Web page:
const int InitialValueForAllEntries(12);

    ThreeDimensions three_dim(NElements3, TwoDimensions(NElements2, OneDimension(NElements1, InitialValueForAllEntries)));

    /* the easiest way to assign a value is to use the subscript operator */
    three_dim[0][0][0] = 11;
    /* now read the value: */
    std::cout << "It should be 11: " << three_dim[0][0][0] << "\n";
    /* every other value should be 12: */
    std::cout << "It should be 12: " << three_dim[0][1][0] << "\n";

    /* get a reference to a 2d vector: */
    TwoDimensions& two_dim(three_dim[1]);

    /* assignment */
    two_dim[2][4] = -1;
    /* read it: */
    std::cout << "It should be -1: " << two_dim[2][4] << "\n";

    /* get a reference to a 1d vector: */
    OneDimension& one_dim(two_dim[2]);

    /* read it (this is two_dim[2][4], aka three_dim[1][2][4]): */
    std::cout << "It should be -1: " << one_dim[4] << "\n";
    /* you can also use at(size_t): */
    std::cout << "It should be 12: " << one_dim.at(5) << "\n";

    return 0;
}
share|improve this answer
    
+1 for the way to go if this memory layout is really what the OP wants –  sellibitze Oct 11 '10 at 8:47

You can try:

for(int i=0;i<x;i++) {
  sec[i] = new int *[y];
  for(int j=0;j<y;j++) {
    sec[i][j] = new int [z];
  }
}

And once you are done using this memory you can deallocate it as:

for(int i=0;i<x;i++) {
  for(int j=0;j<y;j++) {
    delete [] sec[i][j];
  }
  delete [] sec[i];
}
delete [] sec;
share|improve this answer

Comprehensive answers.

If you are really writing this in C++ (not rough C) I think you should take another look at this complicated data structure. IMO redesign while keeping in mind what you are trying to do would be better.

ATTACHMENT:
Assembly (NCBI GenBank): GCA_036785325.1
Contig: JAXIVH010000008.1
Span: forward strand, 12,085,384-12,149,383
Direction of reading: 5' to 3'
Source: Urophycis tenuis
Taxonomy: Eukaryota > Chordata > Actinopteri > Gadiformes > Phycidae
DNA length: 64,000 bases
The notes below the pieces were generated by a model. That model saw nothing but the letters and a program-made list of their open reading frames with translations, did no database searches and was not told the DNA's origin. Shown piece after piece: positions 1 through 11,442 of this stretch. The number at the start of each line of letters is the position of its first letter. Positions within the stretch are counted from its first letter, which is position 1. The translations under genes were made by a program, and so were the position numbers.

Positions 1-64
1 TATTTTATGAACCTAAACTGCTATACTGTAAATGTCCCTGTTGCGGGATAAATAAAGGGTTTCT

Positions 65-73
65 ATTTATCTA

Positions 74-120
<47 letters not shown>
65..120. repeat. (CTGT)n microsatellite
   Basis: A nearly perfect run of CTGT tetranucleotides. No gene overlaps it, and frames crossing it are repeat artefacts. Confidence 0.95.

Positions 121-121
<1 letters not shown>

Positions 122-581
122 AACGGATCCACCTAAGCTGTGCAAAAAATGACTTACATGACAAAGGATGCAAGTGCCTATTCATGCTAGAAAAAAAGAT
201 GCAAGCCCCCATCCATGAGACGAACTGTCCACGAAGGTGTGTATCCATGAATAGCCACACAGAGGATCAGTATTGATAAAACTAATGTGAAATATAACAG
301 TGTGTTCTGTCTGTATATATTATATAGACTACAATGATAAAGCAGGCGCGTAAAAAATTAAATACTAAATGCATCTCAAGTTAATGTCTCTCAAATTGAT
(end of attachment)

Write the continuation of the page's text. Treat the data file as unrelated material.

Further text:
share|improve this answer

What you're trying to do is not idiomatic in C++. Of course, you can use a int***pointer for this, but this is strongly discouraged. In C++ we have better ways to get there.

vector<vector<vector<int> > > foo (5,vector<vector<int> >(4, vector<int>(3)));

This will result in something with the memory layout similar to what you asked for. It supports dynamic resizing and inner vectors to have different sizes just like in your picture. In addition, you don't have to worry about manual allocation / deletion of any of it. Also, the vectors know their size so you don't have to remember it somewhere.

But if you just want a "rectangular" 3D array where all the elements are consecutivly stored in the same memory block, you could use a boost::multiarray.

share|improve this answer

If it's the actual arrays you'r having problems with look here: http://stackoverflow.com/questions/3904224/declaring-a-pointer-to-multidimensional-array-c

Not sure exactly what you want but you might want to read up on about linked lists.

share|improve this answer

OK let us take your beginnings

int ***sec = new int**[x]; 

sec is now an array of int**s of length x, so now I am just going to focus on making the zeroeth element be what you want

sec[0] = new int*[y];

Now sec[0] points to array of int*s of length y, now just need to get the last bit of the tree done, so

sec[0][0] = new int[z];

And finally to get it to the form in your diagram

sec[0][0][z-1] = 0;

This does seem a little like a homework question, make sure you actually understand the answer and why it works.

share|improve this answer
    
sec is not an array. It's a pointer that points to the first element of an array. –  sellibitze Oct 11 '10 at 9:33
    
That is rather semantic. To be fair in cases like int x[10]; x is really a pointer to the first element of an array, and an array both. There really isn't a difference between being a pointer to the first element of an array and being an array. –  Aurojit Panda Oct 11 '10 at 17:50

Your Answer

 
discard

By posting your answer, you agree to the privacy policy and terms of service.

Not the answer you're looking for? Browse other questions tagged or ask your own question.